Several fairly simple methods are available to decrease NOx emissions, although none are entirely satisfactory. For example, the formation of fuel-bound NOx can be minimized or avoided entirely by burninq a low nitrogen or nitrogen-free fuel. However, burning a low nitrogen fuel does nothing to reduce the formation of thermal or prompt NOx. The formation of thermal NOx can be reduced by operating under uniformly fuel-lean conditions, such as by using a lean diffusion flame or a lean premixed/prevaporized (LPP) system. The excess air used to achieve fuel-lean combustion acts as a diluent to lower flame temperatures, thereby reducing the amount of thermal NOx formed. The formation of prompt NOx can also be reduced by operating under fuel-lean conditions because the excess air decreases the concentration of CHi available to react with atmospheric nitrogen. However, the extent to which thermal and prompt NOx formation can be reduced by fuel-lean combustion may be limited by flame instability which occurs at very lean conditions.
Accordingly, what is needed in the art is a method and system for efficiently combusting hydrocarbon fuels while minimizing pollutant emissions, particularly NOx emissions.
The present invention is directed to a method and system for efficiently combusting hydrocarbon fuels while minimizing pollutant emissions, particularly NOx emissions.
One aspect of the invention includes a method of combusting a hydrocarbon fuel. The fuel is mixed with a first air stream to form a fuel/air mixture having an equivalence ratio greater than 1 and partially oxidized by contacting the fuel/air mixture with an oxidation catalyst in a catalytic oxidation stage, thereby generating a heat of reaction and a partial oxidation product stream comprising hydrogen and carbon oxides. The partial oxidation product stream is mixed with a second air stream and completely combusted in a main combustor at a condition at which appreciable quantities of thermal NOx are not formed, thereby generating an effluent gas stream containing decreased amounts of thermal and prompt NOx.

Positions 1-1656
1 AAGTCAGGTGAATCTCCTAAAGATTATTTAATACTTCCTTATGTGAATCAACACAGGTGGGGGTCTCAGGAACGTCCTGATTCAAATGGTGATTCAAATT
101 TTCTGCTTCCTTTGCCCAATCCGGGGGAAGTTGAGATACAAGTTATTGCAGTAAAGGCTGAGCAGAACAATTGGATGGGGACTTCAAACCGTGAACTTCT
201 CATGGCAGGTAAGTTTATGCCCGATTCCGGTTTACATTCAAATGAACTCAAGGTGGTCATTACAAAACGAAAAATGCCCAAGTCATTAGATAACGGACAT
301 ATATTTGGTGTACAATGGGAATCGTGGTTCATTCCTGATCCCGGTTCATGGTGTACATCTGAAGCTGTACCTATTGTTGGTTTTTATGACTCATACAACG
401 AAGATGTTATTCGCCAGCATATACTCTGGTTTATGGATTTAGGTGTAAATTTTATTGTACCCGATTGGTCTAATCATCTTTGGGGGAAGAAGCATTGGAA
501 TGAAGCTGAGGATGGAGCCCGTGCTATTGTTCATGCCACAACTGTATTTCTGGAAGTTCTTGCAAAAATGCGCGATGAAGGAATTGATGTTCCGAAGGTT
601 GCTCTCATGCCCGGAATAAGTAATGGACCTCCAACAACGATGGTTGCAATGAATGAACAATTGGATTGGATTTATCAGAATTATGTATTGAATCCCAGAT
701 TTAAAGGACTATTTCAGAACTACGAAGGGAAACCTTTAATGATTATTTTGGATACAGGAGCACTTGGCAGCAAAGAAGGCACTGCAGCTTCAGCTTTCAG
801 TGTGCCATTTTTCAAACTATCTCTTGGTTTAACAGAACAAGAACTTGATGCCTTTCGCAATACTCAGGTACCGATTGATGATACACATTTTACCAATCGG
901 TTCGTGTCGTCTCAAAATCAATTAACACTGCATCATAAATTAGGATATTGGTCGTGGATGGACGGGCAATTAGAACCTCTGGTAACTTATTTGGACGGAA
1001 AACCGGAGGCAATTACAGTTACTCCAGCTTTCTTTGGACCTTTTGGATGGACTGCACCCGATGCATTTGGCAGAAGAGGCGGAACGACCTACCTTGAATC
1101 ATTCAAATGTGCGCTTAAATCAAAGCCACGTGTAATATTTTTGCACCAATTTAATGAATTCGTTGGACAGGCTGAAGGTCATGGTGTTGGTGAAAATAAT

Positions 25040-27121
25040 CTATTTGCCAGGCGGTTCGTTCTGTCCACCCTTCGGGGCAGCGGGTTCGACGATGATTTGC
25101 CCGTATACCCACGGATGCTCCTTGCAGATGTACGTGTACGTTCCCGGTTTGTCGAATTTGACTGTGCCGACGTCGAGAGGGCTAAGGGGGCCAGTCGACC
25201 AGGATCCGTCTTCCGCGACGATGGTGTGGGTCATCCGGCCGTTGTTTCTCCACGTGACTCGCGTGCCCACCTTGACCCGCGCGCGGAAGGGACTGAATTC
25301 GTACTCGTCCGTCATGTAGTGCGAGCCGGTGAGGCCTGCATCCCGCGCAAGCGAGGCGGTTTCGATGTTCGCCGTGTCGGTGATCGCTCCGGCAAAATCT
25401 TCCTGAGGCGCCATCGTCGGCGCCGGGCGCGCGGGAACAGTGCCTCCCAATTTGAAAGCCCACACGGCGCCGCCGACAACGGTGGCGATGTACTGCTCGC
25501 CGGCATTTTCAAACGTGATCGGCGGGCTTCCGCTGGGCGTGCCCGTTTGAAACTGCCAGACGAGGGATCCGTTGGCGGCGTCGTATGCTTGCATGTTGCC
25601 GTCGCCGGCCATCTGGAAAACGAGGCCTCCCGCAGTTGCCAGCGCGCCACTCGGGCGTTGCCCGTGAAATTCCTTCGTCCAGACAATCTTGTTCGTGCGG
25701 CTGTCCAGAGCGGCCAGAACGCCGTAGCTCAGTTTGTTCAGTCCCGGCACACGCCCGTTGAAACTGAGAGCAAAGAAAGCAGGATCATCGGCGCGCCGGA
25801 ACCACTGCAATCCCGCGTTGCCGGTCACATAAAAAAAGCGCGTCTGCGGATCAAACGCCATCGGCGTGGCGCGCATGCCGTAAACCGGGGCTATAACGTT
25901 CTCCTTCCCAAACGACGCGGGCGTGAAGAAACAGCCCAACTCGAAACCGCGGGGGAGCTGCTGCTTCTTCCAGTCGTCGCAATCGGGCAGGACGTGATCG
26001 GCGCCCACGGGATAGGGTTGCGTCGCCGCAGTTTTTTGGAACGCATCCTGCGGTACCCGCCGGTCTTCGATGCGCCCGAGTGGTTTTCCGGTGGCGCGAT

Another aspect of the invention includes a system for combusting a hydrocarbon fuel which includes, in combination, means for mixing the fuel with a first air stream to form a fuel/air mixture having an equivalence ratio greater than 1, a catalytic oxidation stage containing an oxidation catalyst capable of partially oxidizing the fuel to generate a heat of reaction and a partial oxidation product stream comprising hydrogen and carbon oxides, means for mixing the partial oxidation product stream with a second air stream, and a main combustor capable of completely combusting the partial oxidation product stream to generate an effluent gas stream.
The foregoing and other features and advantages of the present invention will become more apparent from the following description and accompanying drawings.
FIG. 1 is a schematic representation of a basic combustion system of the present invention.
FIG. 2 is a schematic representation of a combustion system of the present invention used in conjunction with a gas turbine engine.
FIG. 3 depicts adiabatic flame temperature and NOx emissions from the combustion system depicted in FIG. 2 and a prior art combustion system as a function of the equivalence ratio in the main combustor primary zone.
The present invention uses a combination of three approaches, partial oxidation by catalytic means, thermal management, and flame stability enhancement to control NOx and other pollutant emissions while permitting thermally efficient combustion of hydrocarbon fuels in a wide variety of combustion devices including residential heating units, industrial process heaters, industrial gas turbines, aircraft gas turbines, and advanced aircraft engines such as those contemplated for the high speed civil transport and national aerospace plane projects. These aspects of the present invention may be better understood by referring to FIG. 1, which is a schematic of a basic embodiment of the present invention.